Russia's Prime Minister Vladimir Putin — the formal head of the Russian government — has launched a campaign to become President, or head of state, a position currently held by Dmitry Medvedev. Putin had already served two terms as President before becoming Prime Minister; now he has decided that he wants to become President again and swap offices with Medvedev, a protégé of his. Putin, in his campaign, has warned Europe and America not to interfere in the Russian elections. In the 2008 elections, Medvedev received 71 percent of the vote, and the United Russia Party, the vehicle of Putin, won 315 out of 450 seats in the Duma (the Russian national legislature). Even otherwise meek governments in Europe did not consider these elections fair or honest. The Czech government commented that the "election campaign did not conform to democratic standards.” The German government said, "Russia was not a democracy and Russia is not a democracy.” The British Foreign Ministry stated that there were allegations that, “if proven correct, would suggest that the Russian elections were neither free nor fair." Even those governments that congratulated Putin’s party on its victories did so with deeply expressed reservations.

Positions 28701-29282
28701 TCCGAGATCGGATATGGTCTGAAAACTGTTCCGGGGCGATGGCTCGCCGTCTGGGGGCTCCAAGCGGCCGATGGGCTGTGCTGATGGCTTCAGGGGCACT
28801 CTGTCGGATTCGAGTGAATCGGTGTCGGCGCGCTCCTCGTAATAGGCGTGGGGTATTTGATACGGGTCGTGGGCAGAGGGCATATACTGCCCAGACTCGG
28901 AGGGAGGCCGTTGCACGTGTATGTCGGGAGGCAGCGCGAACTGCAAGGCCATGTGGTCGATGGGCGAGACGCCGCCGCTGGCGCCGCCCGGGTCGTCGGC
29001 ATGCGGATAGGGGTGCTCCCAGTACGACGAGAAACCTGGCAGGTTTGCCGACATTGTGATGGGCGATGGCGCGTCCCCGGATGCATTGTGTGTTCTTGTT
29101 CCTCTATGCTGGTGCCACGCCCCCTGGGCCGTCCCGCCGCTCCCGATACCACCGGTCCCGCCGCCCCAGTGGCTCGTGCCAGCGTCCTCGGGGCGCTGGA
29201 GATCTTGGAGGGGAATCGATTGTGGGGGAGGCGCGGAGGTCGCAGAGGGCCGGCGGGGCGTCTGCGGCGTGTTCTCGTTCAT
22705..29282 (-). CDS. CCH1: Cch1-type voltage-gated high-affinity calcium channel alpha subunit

Despite not being a member of the European Union, Switzerland is under intense pressure from Brussels to raise taxes as companies flee high-tax EU welfare states in favor of more business-friendly Swiss cantons. And if the nation refuses to bow down soon, so-called “eurocrats” are threatening retaliation. The Swiss government has been in discussions with EU bosses for over a year regarding Switzerland’s non-compliance with the “EU Code of Conduct for Business Taxation.” The EU’s goal, according to the Swiss Broadcasting Corporation, is to eliminate what the supranational regime in Brussels calls “harmful tax practices” — low taxes which attract capital, businesses, jobs, and workers away from the crumbling European super-state.